For the sake of simplicity, let’s assume that the government will increasingly, or better yet once again, take responsibility for orchestrating and financing major changes. Then what can we do as designers? To start, we must embrace the complexity of these challenges more than ever before. That means we need to learn more about the ins and outs of these systems in general. We need to delve into the systems’ players as well as their relationships, their behaviour and how to bring about transformation. We also need to increase our expertise within our own discipline, and translate this expertise into design interventions. Along the way, there will be quite a few hurdles to overcome.

First of all, designers don’t like reading. And certainly not if they need to immerse themselves in systems theories, complexity models and how to influence them. Don’t get me wrong – I’m very excited about the progress we’re making in wanting to do good for the world. But if we really want to make a difference, we need to take firm steps and design in a more knowledge-driven way. It also means we need to embrace the lifelong learning principle that is now commonplace in other sectors. That’s outside of our comfort zone, but isn’t that what we’re also asking of others?

Anyone who studies systems theory knows that systems can be set in motion using interventions, and that you can experiment with them. As part of that, we can’t forget we are also operating in the context of a system, and it is essential to know the language of that system.

What can designers contribute?

Classic design thinking often refers to the power of imagination, creativity, taking an integrated approach to design issues and the ability to reframe them. These are extremely valuable skills that we must continue to cherish. After all, we can employ them in every domain and for a wide range of assignments. But will that give us the role that we so badly desire, or will we simply become another player within these transitions?

Over the past few years, the Creative Industries Top Team has been working to put KEMs (Key Enabling Methodologies) on the map and to better articulate them. These methodologies can be seen as the toolbox of creative professionals. For decades, creative professionals have used and developed methods, strategies, processes and tools to give structure and direction to their work. They establish ways of working (together), give guidance on how to describe problems and outline how to arrive at solutions. These tools assist with executing the work and creating an impact. They can be applied to a wide variety of domains.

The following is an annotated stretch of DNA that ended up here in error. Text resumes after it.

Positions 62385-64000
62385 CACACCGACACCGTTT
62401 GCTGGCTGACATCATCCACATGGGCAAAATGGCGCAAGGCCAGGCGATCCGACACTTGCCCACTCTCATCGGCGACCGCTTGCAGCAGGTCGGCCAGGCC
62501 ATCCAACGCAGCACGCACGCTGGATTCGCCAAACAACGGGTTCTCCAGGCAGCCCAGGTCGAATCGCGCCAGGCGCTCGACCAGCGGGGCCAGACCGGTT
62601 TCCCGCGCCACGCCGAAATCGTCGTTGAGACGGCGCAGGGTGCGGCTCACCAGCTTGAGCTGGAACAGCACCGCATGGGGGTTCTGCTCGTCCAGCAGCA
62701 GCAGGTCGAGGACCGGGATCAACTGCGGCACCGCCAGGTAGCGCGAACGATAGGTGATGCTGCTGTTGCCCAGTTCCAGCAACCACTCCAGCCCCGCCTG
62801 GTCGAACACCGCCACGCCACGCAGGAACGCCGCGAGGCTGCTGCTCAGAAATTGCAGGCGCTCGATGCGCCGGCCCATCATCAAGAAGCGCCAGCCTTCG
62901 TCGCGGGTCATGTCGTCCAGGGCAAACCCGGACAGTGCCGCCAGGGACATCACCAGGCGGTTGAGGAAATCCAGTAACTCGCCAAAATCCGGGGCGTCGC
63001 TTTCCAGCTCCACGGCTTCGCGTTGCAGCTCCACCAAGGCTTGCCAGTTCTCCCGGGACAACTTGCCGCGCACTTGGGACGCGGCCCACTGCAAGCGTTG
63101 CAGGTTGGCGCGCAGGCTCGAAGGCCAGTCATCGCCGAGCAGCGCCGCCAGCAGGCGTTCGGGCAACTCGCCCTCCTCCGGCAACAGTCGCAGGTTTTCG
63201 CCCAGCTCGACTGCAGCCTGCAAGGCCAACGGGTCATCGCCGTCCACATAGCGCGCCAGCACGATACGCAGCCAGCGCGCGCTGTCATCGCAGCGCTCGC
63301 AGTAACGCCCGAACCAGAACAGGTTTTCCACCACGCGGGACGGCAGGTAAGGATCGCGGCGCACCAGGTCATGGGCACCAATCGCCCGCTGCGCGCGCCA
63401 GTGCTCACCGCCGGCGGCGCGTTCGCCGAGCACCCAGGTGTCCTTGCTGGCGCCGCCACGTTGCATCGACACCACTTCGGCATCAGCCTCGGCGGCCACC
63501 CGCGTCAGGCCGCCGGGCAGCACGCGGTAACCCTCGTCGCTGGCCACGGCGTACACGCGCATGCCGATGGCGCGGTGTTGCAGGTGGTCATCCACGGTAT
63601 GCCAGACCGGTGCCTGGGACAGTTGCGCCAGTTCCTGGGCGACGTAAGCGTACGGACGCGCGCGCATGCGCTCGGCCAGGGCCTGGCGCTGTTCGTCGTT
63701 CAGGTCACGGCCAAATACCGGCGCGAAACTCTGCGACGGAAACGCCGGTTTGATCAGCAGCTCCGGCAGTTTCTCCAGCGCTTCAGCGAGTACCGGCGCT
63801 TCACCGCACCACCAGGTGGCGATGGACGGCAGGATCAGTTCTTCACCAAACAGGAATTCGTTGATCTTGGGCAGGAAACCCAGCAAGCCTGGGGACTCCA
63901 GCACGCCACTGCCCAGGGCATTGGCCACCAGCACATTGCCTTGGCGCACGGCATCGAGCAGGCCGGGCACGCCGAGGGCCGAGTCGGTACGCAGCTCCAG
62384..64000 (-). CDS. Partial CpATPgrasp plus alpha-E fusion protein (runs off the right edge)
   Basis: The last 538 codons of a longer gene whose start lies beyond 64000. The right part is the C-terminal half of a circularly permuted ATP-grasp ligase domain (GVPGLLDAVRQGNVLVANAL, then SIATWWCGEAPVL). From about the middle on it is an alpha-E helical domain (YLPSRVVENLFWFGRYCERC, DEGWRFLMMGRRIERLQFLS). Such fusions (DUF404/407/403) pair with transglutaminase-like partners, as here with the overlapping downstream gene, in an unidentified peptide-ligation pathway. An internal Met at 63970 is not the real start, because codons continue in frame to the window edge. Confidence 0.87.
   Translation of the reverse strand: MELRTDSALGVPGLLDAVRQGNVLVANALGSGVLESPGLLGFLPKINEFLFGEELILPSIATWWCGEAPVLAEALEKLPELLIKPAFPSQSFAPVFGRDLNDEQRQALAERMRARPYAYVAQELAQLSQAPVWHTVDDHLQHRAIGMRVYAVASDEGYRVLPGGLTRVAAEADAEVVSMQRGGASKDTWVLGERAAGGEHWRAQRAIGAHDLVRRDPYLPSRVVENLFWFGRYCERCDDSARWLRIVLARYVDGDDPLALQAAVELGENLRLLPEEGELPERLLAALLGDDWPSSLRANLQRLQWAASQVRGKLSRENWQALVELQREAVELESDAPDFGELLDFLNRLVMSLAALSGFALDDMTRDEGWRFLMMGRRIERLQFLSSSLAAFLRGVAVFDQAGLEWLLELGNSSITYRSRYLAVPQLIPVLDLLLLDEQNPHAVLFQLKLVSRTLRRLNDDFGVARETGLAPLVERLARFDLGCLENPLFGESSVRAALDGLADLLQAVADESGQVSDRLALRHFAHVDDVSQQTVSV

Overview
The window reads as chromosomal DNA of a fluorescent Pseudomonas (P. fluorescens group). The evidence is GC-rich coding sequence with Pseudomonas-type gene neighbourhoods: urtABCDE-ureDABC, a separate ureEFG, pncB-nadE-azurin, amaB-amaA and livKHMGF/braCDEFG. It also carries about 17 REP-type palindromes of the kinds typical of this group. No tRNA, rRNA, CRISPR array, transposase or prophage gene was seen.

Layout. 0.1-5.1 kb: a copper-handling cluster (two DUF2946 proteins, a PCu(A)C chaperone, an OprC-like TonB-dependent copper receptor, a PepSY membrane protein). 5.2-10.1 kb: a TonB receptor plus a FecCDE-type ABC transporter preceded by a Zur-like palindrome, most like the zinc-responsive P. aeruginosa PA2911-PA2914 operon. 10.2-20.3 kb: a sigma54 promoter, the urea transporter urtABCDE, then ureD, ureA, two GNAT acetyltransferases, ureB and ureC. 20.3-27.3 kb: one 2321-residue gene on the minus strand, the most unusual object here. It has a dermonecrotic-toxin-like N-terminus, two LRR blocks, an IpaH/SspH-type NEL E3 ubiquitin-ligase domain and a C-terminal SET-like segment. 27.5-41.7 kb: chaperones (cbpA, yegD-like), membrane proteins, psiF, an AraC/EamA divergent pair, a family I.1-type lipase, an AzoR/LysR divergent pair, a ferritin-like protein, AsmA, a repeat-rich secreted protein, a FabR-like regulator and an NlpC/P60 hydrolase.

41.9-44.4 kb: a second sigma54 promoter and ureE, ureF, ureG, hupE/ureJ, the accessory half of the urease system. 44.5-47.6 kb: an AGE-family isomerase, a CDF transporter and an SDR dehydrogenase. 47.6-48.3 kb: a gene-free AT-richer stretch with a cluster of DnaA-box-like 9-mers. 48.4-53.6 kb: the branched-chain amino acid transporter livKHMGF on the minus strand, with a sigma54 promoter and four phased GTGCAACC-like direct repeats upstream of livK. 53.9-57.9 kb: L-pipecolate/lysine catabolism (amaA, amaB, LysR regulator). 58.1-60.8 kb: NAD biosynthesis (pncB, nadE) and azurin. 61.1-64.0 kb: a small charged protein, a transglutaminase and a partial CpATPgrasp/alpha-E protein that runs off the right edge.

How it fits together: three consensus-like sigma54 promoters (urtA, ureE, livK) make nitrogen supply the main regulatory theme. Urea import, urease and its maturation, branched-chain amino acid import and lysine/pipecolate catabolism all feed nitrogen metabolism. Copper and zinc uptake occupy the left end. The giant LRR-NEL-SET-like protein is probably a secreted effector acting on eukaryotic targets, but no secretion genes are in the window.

It is precisely this shift in focus that will raise our profile among other sectors, where KEMs are now becoming more well-known. We have the tendency to put the things we design on display. But apparently, we are more likely to get a seat at the table based on how we find these solutions. That’s another insight that aligns with the wishes of the Director General of Economic Affairs. Looking back, we can see here the harbingers of things that were previously left unsaid. That’s how ‘scrum’ and ‘agile’ have become commonplace in many other sectors, for example – it’s because designers gave them the tools.

What's next?

If we want to take the next steps, four things are vital. First, let’s start by (1) embracing the complexity of the big challenges. It will also help if we (2) acquire and develop knowledge about how systems work. And please, let’s (3) operate as a collaborative, according to a bigger plan, from consortia. Our ability to excel with (4) our toolbox of strategies, methods and processes will also provide a considerable boost. Let’s learn to think bigger, because only then can we make a real contribution to the transformation process.

Finally, how to we get a seat at the table? The good news is that it’s already underway thanks to platforms like What Design Can Do and Dutch Design Week, which are increasingly inviting other industries to participate. And the opposite is also happening more and more. We’re just getting started. Design will never be the same...

Jeroen van Erp is partner and innovation strategist at Fabrique and Professor of Concept Design at TU Delft. Jeroen previously wrote this article as an essay for the Dutch Designers Yearbook 2021. A publication of the BNO, the Professional Association of Dutch Designers.

Dutch Designers Yearbook 2021

Dutch Designers Yearbook 2021
ISBN 978-94-6208-657-9

Available in Dutch, English

Can be ordered through publisher nai010